Britain's Prime Minister David Cameron on Saturday threatened to push for an independent international inquiry into allegations of war crimes at the climax of Sri Lanka's 26-year civil war if the island nation does not conduct its own probe by March 2014.
Cameron has been the most vocal critic of Sri Lanka's record on rights during a biennale summit of Commonwealth nations being held in the capital Colombo. The normally sedate event has been shaken by the intensifying row over atrocities during the final months of the war and ongoing abuses ever since.
"Let me be very clear. If an investigation is not completed by March, then I will use our position on the U.N. Human Rights Council to work with the U.N. Human Rights Commission and call for a full credible and independent international inquiry," Cameron told reporters.
March is when the U.N. Human Rights Commission next meets to assess Sri Lanka's progress on addressing human rights abuses including allegations of war crimes. It was not immediately clear what form an international inquiry would take. Sri Lanka has in the past refused to allow the United Nations unfettered access to the former war zones.
The Sri Lankan army crushed Tamil Tiger separatists in the final battle of a long civil war in 2009, in a strategy partly drawn up by President Mahinda Rajapaksa's brother, defence secretary Gotabaya Rajapaksa.
Some 300,000 civilians were trapped on a narrow beach during the onslaught and a U.N. panel estimates 40,000 non-combatants died. Both sides committed atrocities but army shelling killed most victims, it concluded.
Since the end of the war, harassment of government critics, including attacks on journalists and human rights workers have continued. A heavy army presence on the former Tamil Tiger strongholds in the north of the country angers some local ethnic Tamils who feel they are treated as enemies of the state.
"Ultimately all of this is about reconciliation. It is about bringing justice and closure and healing to this country which now has a chance of a much brighter future. That will only happen by dealing with these issues and not ignoring them," Cameron said in a news conference.
The government, run by Rajapaksa and several of his family members, disputes the number given for civilian deaths and says civilian casualties were far lower. It says criticism of its record on rights amounts to foreign interference in its affairs.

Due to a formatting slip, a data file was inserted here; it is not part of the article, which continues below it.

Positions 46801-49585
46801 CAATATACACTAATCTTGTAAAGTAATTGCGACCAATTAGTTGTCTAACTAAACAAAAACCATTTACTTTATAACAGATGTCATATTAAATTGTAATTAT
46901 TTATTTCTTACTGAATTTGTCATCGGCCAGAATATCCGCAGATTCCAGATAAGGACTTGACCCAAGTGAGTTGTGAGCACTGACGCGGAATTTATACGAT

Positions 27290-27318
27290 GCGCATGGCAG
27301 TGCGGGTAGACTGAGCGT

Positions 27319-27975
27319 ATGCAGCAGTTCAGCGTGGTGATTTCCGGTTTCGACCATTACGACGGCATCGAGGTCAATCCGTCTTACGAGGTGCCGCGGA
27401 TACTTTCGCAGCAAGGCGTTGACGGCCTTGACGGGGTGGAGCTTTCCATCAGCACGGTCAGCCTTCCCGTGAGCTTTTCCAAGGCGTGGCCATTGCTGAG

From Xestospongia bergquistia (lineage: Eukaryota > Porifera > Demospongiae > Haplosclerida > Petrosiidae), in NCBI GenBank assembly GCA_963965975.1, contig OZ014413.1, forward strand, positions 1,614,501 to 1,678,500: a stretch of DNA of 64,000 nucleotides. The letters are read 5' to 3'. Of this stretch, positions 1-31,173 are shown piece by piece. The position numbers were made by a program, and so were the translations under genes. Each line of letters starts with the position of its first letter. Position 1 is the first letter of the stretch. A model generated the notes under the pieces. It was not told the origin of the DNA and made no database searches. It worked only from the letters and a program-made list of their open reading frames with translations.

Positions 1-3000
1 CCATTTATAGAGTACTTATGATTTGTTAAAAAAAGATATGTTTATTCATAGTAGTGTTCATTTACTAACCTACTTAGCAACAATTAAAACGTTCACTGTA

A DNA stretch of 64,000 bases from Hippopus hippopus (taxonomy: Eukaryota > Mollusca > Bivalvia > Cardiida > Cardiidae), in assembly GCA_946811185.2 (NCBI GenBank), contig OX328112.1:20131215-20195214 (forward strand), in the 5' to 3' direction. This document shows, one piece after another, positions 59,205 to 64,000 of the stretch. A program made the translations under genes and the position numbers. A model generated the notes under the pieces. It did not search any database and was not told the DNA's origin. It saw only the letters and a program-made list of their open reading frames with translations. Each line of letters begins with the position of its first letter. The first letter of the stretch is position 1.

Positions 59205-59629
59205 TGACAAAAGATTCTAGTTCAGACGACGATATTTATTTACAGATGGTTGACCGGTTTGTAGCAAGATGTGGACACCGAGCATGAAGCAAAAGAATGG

"We are not going to allow, definitely we will object it," another one of the president's brothers, Economic Development Minister Basil Rajapaksa said in response to a question about the possibility of an international inquiry.
At the opening ceremony of the Commonwealth meeting on Friday, the president said he had saved lives by ending the war and that the Commonwealth should not be a punitive organisation dominated by "bilateral agendas."
The Commonwealth groups 53 nations, mostly former British colonies, and is headed by Queen Elizabeth. It has little power or economic clout but sometimes plays a role in resolving disputes.
Sri Lanka had predicted 37 of the Commonwealth's member nations would attend the summit. In the end, just 26 showed up. The leaders of Canada and Mauritius publicly boycotted the event because of concerns about human rights. India's prime minister stayed away because of pressure from Indian ethnic Tamils.
There have been calls, including from Britain's Labour party, to block Rajapaksa from assuming the chair of the Commonwealth, a largely ceremonial position Sri Lanka is entitled to as the host of the summit. Labour fears the role will allow the president to be involved in the Commonwealth Games to be hosted in Glasgow in 2014.
Government supporters protesting on Colombo's streets accuse Britain of neo-colonialism for telling the Rajapaksa government how to behave. The lead editorial in pro-government newspaper The Island asked whether the hostile diplomacy was not "war by other means".
Since the civil war ended, the government has made rapid progress on rebuilding the war-torn north, especially road projects. Elections in the northern province in September resulted in a landslide victory for a Tamil opposition party formerly linked to the Tigers.
In a meeting on Friday, Rajapaksa told Cameron that it was only four years since the war had ended and the country needed more time to overcome its problems.